Naval History and Heritage Command

National Museum of the U.S. Navy

U.S. Navy and Marine Corps Leaders

Leading the U.S. Navy were Secretary of the Navy Josephus Daniels and Chief of Naval Operations Admiral William S. Benson, the first Chief of Naval Operations, following its establishment on March 3, 1915.   Franklin D. Roosevelt, the future thirty-second President of the United States, served as Assistant Secretary of the Navy.   Vice Admiral William S. Sims was quickly, and secretly, dispatched to liaison with the British Admiralty, arriving on April 9 and remained in London to serve as Commander, United States Naval Forces Operating in European waters.   Consulting with the British, he recommended the most effective use of the U.S. Navy.   Once in London, Sims learned the German U-Boat situation was drastically more serious than originally told by the British.    If the merchant ship loss continued, Britain would have been starved by November.   To face the enemy in the Atlantic and European waters, Admiral Henry T. Mayo led the Navy as Commander in Chief of the Atlantic Fleet.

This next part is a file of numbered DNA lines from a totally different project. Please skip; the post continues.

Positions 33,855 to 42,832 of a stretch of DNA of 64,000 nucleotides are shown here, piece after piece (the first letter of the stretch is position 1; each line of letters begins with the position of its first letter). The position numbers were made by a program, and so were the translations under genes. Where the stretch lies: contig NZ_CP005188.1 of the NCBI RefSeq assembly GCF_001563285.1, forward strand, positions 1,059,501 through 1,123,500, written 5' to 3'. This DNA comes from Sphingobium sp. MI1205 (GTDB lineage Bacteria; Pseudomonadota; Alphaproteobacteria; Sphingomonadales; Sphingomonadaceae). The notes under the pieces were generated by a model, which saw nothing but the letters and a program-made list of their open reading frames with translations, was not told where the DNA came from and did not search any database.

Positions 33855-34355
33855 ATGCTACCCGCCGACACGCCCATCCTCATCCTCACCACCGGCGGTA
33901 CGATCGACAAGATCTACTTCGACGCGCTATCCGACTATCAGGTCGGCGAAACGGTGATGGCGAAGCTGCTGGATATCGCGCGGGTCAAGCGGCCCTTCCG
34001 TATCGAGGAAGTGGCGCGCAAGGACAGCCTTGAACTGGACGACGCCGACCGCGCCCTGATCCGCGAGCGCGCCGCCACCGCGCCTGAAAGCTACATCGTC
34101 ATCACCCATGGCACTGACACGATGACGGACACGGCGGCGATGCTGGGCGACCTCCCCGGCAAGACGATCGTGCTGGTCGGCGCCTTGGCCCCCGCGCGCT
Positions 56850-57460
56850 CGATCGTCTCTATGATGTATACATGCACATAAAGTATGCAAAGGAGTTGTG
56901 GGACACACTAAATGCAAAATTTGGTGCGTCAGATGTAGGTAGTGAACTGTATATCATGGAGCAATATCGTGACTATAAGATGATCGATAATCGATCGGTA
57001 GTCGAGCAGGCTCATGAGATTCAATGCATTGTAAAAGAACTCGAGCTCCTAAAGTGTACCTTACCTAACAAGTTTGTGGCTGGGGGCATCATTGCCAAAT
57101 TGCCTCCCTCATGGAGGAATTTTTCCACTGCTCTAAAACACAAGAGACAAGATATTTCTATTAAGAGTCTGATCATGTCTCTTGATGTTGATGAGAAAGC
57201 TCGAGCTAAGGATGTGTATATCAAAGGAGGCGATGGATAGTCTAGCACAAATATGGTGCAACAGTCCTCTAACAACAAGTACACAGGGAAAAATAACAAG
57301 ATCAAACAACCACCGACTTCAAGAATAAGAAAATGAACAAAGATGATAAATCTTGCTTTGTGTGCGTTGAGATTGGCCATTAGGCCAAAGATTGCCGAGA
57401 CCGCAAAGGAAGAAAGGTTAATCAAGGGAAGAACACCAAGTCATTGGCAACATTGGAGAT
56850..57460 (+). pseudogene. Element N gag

Image:  NH 57088:  Honorable Josephus Daniels with Assistant Secretary of the Navy Franklin D. Roosevelt.   U.S. Naval History and Heritage Command Photograph.